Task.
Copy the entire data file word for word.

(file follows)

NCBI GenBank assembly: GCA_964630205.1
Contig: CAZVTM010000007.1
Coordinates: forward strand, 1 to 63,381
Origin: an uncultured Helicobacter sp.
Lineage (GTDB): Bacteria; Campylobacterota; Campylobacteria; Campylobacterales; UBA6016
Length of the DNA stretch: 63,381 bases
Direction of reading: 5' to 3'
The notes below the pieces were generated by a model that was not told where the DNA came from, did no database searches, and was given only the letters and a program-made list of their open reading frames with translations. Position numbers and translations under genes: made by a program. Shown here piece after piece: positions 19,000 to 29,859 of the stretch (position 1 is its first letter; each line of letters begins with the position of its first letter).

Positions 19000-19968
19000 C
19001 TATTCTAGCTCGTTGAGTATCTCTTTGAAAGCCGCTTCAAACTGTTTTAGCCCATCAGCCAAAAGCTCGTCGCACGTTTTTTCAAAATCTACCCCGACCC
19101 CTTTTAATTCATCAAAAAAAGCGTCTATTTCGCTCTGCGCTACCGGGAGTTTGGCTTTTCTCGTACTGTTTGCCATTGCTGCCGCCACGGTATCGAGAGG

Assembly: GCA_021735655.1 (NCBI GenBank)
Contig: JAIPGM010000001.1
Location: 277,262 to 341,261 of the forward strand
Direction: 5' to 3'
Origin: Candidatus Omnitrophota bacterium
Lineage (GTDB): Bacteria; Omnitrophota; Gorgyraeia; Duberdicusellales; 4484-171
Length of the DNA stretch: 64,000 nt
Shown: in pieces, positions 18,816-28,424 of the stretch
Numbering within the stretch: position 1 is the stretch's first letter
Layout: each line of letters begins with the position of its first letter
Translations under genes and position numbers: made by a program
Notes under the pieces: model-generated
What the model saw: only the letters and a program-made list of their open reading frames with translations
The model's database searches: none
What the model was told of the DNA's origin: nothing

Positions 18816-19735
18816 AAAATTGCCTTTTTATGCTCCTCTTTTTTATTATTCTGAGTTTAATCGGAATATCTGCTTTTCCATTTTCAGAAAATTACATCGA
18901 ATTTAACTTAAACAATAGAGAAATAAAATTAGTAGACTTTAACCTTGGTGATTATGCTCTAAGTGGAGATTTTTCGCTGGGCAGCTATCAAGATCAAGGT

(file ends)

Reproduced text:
NCBI GenBank assembly: GCA_964630205.1
Contig: CAZVTM010000007.1
Coordinates: forward strand, 1 to 63,381
Origin: an uncultured Helicobacter sp.
Lineage (GTDB): Bacteria; Campylobacterota; Campylobacteria; Campylobacterales; UBA6016
Length of the DNA stretch: 63,381 bases
Direction of reading: 5' to 3'
The notes below the pieces were generated by a model that was not told where the DNA came from, did no database searches, and was given only the letters and a program-made list of their open reading frames with translations. Position numbers and translations under genes: made by a program. Shown here piece after piece: positions 19,000 to 29,859 of the stretch (position 1 is its first letter; each line of letters begins with the position of its first letter).

Positions 19000-19968
19000 C
19001 TATTCTAGCTCGTTGAGTATCTCTTTGAAAGCCGCTTCAAACTGTTTTAGCCCATCAGCCAAAAGCTCGTCGCACGTTTTTTCAAAATCTACCCCGACCC
19101 CTTTTAATTCATCAAAAAAAGCGTCTATTTCGCTCTGCGCTACCGGGAGTTTGGCTTTTCTCGTACTGTTTGCCATTGCTGCCGCCACGGTATCGAGAGG

Assembly: GCA_021735655.1 (NCBI GenBank)
Contig: JAIPGM010000001.1
Location: 277,262 to 341,261 of the forward strand
Direction: 5' to 3'
Origin: Candidatus Omnitrophota bacterium
Lineage (GTDB): Bacteria; Omnitrophota; Gorgyraeia; Duberdicusellales; 4484-171
Length of the DNA stretch: 64,000 nt
Shown: in pieces, positions 18,816-28,424 of the stretch
Numbering within the stretch: position 1 is the stretch's first letter
Layout: each line of letters begins with the position of its first letter
Translations under genes and position numbers: made by a program
Notes under the pieces: model-generated
What the model saw: only the letters and a program-made list of their open reading frames with translations
The model's database searches: none
What the model was told of the DNA's origin: nothing

Positions 18816-19735
18816 AAAATTGCCTTTTTATGCTCCTCTTTTTTATTATTCTGAGTTTAATCGGAATATCTGCTTTTCCATTTTCAGAAAATTACATCGA
18901 ATTTAACTTAAACAATAGAGAAATAAAATTAGTAGACTTTAACCTTGGTGATTATGCTCTAAGTGGAGATTTTTCGCTGGGCAGCTATCAAGATCAAGGT